The importance of setting strong passwords is hammered into us every week. We visit websites which have registration forms that tell you how secure your chosen password is. We hear about it on the news. We see it in emails we get every few months reminding us to update our passwords. So, you'd have thought by now, that most people use somewhat strong passwords, right? Unfortunately that's just not the case, and it's quite likely that insecure passwords are some of the largest vulnerabilities that exists in your organisation.
Let's take a look at Adobe's data breach. It was a widely reported security disaster, whereby ~150 million encrypted passwords were leaked, creating one of the biggest crossword puzzles of all time. It didn't take long for people to start trying to crack it, and within no time at all, a list of the 100 most commonly used passwords were released.Of the 150 million leaked passwords, 1.9 million were "123456", 450 thousand were "123456789" and 350 thousand the famous "password". In total, 5.96 million of the passwords leaked were in this top 100 list. About 4%. Now, if people are doing this with their online accounts, what about their computer passwords? Company email credentials? Intranet login details? Accounting software logins?... It doesn't take much for an attacker to test 100 common passwords against a few hundred employees. How long will it be until they find a match, and compromise your systems? Not long. What's an organisation to do about it, though? Weak passwords are a lot like the flu of information security. A persistent problem that we don't seem to be very good at solving. Lots of promising options have so far been slow to replace passwords, but there are a few reasonable options available to organisations.
Single sign-on is all about reducing the number of places your employees need to login. Combining systems so that one remembered password is enough. This means that all employees can use one secure password for their single sign-on login, and not have to worry about any others, resulting in more secure password choices. The great thing about single sign-on is that it also simultaneously improves productivity. Employees spend less time trying to remember usernames, passwords, and phoning up IT, and more time doing their job.Of course, single sign-on isn't without its risks. If an employee's main password is compromised, all of the systems they can access is compromised. This means that educating employees on secure password best practices is vital.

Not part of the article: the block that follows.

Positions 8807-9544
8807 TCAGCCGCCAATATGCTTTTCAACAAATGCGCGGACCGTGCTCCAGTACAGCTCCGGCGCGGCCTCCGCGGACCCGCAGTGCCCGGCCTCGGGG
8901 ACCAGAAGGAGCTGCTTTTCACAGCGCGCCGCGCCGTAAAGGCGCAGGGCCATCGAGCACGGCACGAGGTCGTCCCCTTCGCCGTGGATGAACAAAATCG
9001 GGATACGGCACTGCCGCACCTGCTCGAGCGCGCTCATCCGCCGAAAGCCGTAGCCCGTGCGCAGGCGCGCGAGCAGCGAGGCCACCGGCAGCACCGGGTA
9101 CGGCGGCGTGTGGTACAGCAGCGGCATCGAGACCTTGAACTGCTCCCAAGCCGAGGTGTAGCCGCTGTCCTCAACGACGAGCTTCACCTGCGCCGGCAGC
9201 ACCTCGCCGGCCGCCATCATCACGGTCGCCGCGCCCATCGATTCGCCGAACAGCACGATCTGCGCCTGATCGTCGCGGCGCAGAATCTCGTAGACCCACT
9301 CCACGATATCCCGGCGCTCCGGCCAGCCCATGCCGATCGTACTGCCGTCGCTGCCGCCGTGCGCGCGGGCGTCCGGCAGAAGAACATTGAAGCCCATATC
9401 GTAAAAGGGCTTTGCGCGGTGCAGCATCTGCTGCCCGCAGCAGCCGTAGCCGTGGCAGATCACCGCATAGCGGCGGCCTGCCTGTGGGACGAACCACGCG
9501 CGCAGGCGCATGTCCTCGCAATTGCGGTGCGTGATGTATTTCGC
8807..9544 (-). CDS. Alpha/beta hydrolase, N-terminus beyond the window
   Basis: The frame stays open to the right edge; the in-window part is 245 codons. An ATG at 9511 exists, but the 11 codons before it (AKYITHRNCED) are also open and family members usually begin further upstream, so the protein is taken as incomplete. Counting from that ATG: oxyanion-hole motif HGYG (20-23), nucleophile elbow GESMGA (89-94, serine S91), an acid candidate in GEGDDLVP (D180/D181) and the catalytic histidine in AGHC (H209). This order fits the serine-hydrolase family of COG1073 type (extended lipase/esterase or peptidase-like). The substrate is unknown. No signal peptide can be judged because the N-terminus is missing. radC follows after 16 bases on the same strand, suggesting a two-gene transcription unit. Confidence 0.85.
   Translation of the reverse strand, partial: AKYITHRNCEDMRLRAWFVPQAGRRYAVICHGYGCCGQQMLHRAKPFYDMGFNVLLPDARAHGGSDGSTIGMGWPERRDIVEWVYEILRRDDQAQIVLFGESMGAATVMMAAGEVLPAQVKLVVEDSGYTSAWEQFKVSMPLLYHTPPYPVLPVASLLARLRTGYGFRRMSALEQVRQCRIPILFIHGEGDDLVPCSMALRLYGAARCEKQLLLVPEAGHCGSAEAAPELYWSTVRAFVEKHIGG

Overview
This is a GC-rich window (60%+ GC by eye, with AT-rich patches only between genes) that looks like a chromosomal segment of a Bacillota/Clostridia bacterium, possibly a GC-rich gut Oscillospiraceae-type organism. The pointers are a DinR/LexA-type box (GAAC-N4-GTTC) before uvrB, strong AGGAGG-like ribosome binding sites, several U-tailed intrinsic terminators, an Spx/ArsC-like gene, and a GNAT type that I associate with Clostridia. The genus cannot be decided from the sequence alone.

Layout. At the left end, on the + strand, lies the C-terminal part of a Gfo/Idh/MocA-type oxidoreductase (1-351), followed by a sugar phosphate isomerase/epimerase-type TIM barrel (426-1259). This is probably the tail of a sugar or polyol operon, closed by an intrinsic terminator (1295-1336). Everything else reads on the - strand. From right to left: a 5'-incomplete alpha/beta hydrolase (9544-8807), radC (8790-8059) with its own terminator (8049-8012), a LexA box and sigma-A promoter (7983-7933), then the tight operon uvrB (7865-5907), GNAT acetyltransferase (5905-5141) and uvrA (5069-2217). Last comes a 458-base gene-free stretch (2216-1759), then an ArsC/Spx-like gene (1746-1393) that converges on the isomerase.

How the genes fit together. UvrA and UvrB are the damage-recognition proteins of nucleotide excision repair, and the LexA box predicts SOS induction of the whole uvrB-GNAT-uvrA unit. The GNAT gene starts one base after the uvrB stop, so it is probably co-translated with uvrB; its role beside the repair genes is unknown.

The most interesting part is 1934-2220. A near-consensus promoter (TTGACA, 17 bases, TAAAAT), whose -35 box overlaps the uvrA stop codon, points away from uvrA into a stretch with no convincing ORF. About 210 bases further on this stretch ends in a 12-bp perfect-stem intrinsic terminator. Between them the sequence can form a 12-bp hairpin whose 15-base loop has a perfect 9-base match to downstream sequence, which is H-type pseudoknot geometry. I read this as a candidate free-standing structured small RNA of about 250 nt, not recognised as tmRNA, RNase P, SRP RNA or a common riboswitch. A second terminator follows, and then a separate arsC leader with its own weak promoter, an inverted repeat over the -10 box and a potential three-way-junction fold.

Biometrics are taking off slowly, but offer an excellent opportunity for organisations to eliminate passwords altogether. There are still issues, for example Lenovo's ThinkPads had fingerprint scanners for authentication that were great for a while, but once the sensors got dirty it took countless swipes to gain access, and a whole load of user frustration. That's far from perfect.One promising area in biometrics are voice recognition tools. There's some impressive technology around like Nuance's voice biometrics solution that allows employees to authenticate themselves with their voice.
Bringing it Together With Two-Factor Authentication
Perhaps the most favoured way to improve password security is to combine more than one authentication method. If you're going to use single sign-on with a password, combine it with a second method of authentication. For example, when someone signs-in, send a text message to their mobile phone with a unique number they need to input to login for that particular session. Another two-factor option available is to combine a single sign-on password with biometrics. How about having users use voice authentication in addition to their password?Two-factor authentication makes life much harder for attackers. It's a much bigger challenge to acquire both someone's password, and full access to their mobile phone, or a password and their voice for authentication. So don't let password security get swept under the mat. Think about how your company manages employee passwords, and what can be done to improve the situation. It's too big of an issue to be ignored.